How wags put the boot into their favourite designer labels

Though its seems a while ago now, the events are green in the memory. There, united in defeat in a foreign land, stood our footballers, weeping copiously, sobbing convulsively until the mascara ran down their moisturised cheeks, falling on eac

Reviled for having money but no taste, the wives and girlfriends of the England footie team can kill a brand with a single approving nod

Though its seems a while ago now, the events are green in the memory. There, united in defeat in a foreign land, stood our footballers, weeping copiously, sobbing convulsively until the mascara ran down their moisturised cheeks, falling on each other’s necks and rending the air with their anguished cries. Meanwhile, back in a bar in downtown Berlin their wives and girlfriends, WAGs for short, were knocking back the booze, dancing on tables, cursing like stokers and striking terror into cowering onlookers.

If their boyfriends and husbands (BAHs for short) were metrosexual, these formidable females were retrosexual, throwbacks to an era of warrior queens – amazons who would strap on a breastplate at the first bugle call and disembowel a foe with their bare hands. The World Cup WAG inspired a breathless awe in all who beheld her. She might, like Queen Elizabeth I, have the body of a weak and feeble woman, but inside she had the bald and tattooed ferocity of a true Brit. When the roistering was done, the last barstool reduced to matchwood, and the bruising was but a memory of the night before, did she stay abed nursing a morning head and heeding fearful wounds? Did she heck as like!

Out she teetered on strappy stilettos, shoulder to shoulder with her comrades, a determined glint in her eye, to mount crushing dawn raids on sleepy and unsuspecting boutiques. The WAGs drank for England, fought for England, shopped for England, turned the air blue for England – and was England grateful?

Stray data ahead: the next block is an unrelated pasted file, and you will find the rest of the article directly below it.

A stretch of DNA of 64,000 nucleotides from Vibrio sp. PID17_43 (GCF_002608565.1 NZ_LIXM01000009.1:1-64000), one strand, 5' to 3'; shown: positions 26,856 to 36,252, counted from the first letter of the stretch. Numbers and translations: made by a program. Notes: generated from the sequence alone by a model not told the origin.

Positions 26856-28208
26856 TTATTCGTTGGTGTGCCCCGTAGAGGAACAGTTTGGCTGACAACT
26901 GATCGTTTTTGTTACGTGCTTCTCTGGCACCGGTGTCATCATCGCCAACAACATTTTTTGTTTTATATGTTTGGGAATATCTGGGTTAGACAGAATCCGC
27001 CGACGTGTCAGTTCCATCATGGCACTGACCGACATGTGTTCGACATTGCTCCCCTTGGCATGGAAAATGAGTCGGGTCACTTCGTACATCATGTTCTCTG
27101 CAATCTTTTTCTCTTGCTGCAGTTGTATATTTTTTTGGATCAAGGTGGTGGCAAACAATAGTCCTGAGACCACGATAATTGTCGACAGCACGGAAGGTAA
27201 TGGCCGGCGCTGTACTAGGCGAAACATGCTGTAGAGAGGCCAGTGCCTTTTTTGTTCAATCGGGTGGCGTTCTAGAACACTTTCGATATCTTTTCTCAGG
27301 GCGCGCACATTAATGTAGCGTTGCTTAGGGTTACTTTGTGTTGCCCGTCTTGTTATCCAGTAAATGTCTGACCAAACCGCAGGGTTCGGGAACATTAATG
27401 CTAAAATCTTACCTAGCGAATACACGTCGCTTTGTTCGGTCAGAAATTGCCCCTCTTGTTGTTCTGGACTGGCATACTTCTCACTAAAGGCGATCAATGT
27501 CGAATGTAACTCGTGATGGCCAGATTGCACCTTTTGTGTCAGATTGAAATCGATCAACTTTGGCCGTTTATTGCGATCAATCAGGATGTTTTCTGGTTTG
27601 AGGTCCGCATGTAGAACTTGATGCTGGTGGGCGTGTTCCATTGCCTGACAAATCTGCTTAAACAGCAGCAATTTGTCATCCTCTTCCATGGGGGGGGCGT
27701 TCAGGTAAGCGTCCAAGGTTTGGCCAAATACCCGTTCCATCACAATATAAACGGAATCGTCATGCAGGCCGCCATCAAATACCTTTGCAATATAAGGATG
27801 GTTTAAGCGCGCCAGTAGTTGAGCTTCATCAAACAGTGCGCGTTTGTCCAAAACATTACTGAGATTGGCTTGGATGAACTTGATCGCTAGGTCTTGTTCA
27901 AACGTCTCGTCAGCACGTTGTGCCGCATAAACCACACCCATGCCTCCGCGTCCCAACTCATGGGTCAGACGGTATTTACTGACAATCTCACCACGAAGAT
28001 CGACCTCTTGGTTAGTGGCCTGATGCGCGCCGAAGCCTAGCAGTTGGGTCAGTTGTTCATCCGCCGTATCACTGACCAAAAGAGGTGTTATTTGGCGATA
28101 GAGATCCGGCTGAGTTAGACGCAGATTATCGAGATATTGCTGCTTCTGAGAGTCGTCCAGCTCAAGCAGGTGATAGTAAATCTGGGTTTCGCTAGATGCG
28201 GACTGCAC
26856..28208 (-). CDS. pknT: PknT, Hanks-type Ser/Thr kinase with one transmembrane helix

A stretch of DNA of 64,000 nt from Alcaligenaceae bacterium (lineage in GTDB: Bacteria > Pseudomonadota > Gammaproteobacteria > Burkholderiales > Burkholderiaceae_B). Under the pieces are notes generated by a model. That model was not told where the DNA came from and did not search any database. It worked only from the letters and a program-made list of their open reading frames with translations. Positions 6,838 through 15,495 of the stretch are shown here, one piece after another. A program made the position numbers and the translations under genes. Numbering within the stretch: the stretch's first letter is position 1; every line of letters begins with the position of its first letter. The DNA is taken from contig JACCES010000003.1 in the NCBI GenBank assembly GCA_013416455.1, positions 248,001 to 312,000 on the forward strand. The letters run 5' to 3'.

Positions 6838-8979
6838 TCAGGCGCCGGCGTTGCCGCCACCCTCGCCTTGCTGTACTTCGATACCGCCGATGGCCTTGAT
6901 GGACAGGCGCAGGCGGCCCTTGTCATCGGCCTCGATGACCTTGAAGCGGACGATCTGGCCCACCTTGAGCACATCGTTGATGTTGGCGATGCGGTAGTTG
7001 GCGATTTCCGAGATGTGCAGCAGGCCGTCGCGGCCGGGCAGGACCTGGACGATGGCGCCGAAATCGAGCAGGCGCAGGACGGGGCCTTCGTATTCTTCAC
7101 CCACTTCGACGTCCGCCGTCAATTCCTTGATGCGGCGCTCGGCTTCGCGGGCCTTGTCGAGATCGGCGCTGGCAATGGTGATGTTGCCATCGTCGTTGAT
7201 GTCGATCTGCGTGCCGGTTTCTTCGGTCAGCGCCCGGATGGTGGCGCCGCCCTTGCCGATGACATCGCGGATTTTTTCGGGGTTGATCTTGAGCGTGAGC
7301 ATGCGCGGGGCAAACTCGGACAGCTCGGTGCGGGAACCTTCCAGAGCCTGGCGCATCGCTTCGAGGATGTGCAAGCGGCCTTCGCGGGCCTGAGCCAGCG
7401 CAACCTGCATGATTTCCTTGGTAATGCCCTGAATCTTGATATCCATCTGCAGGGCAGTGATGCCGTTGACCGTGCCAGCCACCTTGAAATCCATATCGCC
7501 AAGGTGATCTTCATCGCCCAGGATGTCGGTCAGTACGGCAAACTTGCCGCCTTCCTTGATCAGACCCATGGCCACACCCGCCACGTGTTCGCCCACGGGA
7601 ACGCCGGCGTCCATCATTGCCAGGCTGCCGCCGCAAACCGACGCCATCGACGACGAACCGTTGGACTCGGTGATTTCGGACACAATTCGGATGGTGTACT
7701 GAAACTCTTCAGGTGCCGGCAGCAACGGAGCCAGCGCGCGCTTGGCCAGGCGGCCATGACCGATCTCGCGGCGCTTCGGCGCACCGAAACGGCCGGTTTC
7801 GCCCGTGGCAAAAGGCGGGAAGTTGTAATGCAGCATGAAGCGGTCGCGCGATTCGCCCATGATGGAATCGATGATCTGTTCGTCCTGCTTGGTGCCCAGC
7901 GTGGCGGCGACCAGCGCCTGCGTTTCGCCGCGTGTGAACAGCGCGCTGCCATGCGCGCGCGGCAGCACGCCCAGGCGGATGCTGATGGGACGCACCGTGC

I need hardly ask. Like many a returning hero before them, the WAGs set foot back on their native soil to find their achievements scorned and their company shunned. Like Kipling’s soldier trying to order a beer they were turned away, muttering bitterly: “It’s Tommy this, an’ Tommy that, an’ ‘Tommy how’s yer soul?’ But it’s ‘Thin red line of ‘eroes’ when the drums begin to roll.”

It is generally agreed among those who chatter about these things, mainly in the pages of the fashion magazines, that the WAGs are shopping poison, that with a single approving nod of a peroxided head they can kill a brand. As one commentator puts it: “For serious designer labels, there is a tightly defined hierarchy of who is desirable and who is not, and the WAGs almost uniformly fall into the latter category⦠being Wagged can damage the brand’s desirability⦠Between them, the WAGs have been the kiss of death to endless labels and fashion trends.”

According to the same source, the Chloé brand has been tarnished. So too has Hermès, and Jimmy Choo – and, dear God, Stella McCartney is getting the same treatment. Now, hold on to your hats, Lanvin is in “serious jeopardy”.

In the world of fashion, snobbery is abiding and ineradicable. The whole point of attiring oneself in expensive, beautifully made and fashionable clothes is to stand above and apart from the masses. It was ever thus. In the Middle Ages, peasants were forbidden by law from dressing in materials and colours deemed to be above their station. For most of history, however, economics has been the friend and agent of the cognoscenti. Coarse and unrefined hoi polloi were debarred by poverty from sharing the indulgences of the upper reaches of society. Now, for the first time we have in England a class of extremely wealthy riff-raff, men and women with money but no taste.

Except that they do have taste, or at any rate are smart enough to know which labels count and which shops are the best to be seen in. Sadly for the WAGS – not that they care a fig – they might reach out and grasp their goal, but when they open their hand it is empty. By the very act of endorsing a brand, they rob it of its cachet.

Out in the Far East, where portly and desperate middle-aged Englishmen flatter themselves that the local waif-like females find them attractive for themselves and not their money, there is a saying/ “You can take the girl out of the bar, but you can’t take the bar out of the girl.” It is the same with the WAGs: you can put the girl into class, ie swathe her in Burberry, but you can’t take the class out of the girl.

But, just as they triumphed in Germany, the WAGs will win over here. The chavs are on the march and one by one the citadels are falling. The best restaurants, Royal Ascot, Tiffany, Bentley showrooms, the River Room at the Savoy when afternoon tea is served, these and more echo to the shrieks of excited Waggery. This is democracy, raw, unrefined, joyously assertive, and there is nowhere to hide, not even behind the latest Chloé bag. â¢

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